• geran – In a comment above, I said “The presence of regular contributors who clearly support CAGW to at least some extent is a credit to AW and an extremely valuable part of WUWT.”. Any conversation that does not address both sides of an argument is not much of a conversation. If you have views that run counter to others’ here, then please put them forward. If you go in for personal attack then expect to get bruised, but if you put forward arguments with supporting evidence then you may be surprised to find that most here will treat your arguments on their merits.
      Oh, and your comment wasn’t censored. It was published.

      • PS. Yes your comment was “censored” – my apologies – but it was removed by WordPress not by WUWT mods.

  84. “Comments about all of these changes and proposed changes are welcome. – Anthony”
    >>>> So, I make a valid and constructive comment, and it gets “censored”!

    • Apparantly you didn’t read section of the article about the changes wordpress made that affects moderation.
      No censorship, you comment is there. It just got tagged.

  85. There are so many things … I have not read all the comments but there are lot of good tips.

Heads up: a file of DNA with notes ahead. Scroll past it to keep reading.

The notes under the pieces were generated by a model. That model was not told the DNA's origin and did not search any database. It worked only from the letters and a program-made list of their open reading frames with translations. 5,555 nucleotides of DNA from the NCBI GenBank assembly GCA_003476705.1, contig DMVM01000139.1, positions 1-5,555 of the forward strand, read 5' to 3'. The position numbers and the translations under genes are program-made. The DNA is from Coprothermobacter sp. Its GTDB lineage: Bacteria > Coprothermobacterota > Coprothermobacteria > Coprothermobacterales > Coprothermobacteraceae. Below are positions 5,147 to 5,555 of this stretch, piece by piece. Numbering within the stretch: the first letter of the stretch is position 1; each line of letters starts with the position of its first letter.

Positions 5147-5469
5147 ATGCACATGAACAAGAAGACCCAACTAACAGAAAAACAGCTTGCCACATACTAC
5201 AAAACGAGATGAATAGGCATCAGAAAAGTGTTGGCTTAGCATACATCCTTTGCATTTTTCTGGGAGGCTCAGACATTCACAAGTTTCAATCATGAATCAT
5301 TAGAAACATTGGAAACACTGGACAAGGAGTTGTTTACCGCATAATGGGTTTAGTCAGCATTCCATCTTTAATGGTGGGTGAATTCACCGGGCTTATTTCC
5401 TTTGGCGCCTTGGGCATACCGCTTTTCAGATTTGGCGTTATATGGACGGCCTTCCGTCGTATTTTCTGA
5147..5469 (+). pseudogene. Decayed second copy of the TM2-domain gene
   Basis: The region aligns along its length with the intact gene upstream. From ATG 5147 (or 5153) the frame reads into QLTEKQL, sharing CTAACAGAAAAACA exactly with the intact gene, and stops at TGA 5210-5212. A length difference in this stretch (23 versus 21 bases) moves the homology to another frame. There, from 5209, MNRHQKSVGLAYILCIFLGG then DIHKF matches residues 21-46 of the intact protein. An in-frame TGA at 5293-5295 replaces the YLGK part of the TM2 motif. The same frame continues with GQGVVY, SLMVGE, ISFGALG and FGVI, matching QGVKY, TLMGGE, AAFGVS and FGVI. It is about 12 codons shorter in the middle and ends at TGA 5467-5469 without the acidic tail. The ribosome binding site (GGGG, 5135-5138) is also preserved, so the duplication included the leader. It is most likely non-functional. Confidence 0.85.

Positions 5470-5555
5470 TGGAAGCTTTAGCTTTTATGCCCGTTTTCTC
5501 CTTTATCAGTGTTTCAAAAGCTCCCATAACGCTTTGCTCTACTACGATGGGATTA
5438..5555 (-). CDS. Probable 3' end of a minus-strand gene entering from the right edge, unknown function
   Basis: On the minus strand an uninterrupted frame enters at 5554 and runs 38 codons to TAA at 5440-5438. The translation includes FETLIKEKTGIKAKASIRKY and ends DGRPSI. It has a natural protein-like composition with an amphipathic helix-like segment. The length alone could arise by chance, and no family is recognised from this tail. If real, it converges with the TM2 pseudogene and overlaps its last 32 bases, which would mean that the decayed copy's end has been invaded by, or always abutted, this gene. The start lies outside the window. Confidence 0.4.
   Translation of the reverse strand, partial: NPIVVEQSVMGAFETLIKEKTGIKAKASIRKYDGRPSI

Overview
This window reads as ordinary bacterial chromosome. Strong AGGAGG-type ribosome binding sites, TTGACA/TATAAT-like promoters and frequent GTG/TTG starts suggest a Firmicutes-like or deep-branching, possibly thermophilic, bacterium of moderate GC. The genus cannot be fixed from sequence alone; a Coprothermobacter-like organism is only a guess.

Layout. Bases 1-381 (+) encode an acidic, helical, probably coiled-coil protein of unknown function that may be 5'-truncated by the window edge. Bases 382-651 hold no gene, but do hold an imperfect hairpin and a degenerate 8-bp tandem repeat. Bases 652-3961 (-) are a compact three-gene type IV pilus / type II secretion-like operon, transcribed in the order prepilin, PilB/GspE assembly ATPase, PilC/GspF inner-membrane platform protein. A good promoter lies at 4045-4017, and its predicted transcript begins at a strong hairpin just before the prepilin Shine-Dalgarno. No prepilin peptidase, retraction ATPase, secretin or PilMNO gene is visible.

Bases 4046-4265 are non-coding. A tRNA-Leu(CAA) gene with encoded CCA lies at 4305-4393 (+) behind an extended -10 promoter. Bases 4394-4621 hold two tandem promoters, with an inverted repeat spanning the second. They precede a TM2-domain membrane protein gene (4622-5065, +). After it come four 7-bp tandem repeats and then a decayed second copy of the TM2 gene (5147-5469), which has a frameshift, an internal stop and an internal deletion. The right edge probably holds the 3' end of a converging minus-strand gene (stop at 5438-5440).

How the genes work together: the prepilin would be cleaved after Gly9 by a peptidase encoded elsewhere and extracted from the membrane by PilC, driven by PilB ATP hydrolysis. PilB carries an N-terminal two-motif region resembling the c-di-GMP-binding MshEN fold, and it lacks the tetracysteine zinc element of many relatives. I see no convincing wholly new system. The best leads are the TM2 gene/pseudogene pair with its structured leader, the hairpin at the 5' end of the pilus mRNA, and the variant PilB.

1) We all get older but I wish You all the best.
    2) 3) Technical problems beyond our hands, I think. Nice though you inform us readers.
    4) A technical problem that may be can solved by point 8.
    5) A psychological problem that may be solved by registering.
    6) Blogs “peer-reviewing” are made afterward by comments but if you have work force to reviewing before publication then quality rise a bit and publication have a couple of days delay, I think. When climatology has minimal time span of 30 years the delay is not an issue. About climate politics it can be.
    7) Marvellous idea. If you like to visit in Finland during the trip and made some presentation Pasi J. Matilainen may be the correct person to contact.
    8) Going to hosted virtual server or something like that may resolve some problems mention above. It is sad though if it needs paywall. Some decline in readership predicting.
    9) Thank a lot You.

  86. I have to say that for some posts the comments have more value than the article, as there are such wonderful commenters as Dr. Leif Svalgaard, Ferdinand Engelbeen and so on.
    Anthony, you should take a long vacation. Global warming will be here when you get back as it isn’t going anywhere. It would be a pity if you were to shut down shop when La Niña appears to be ready to give us 2-3 cool years that can make 21st century the century without warming.

    • Absolutely, the comments tend to be the best part of any ‘article’. Often, it is the part that ‘educates’ us by giving us great information.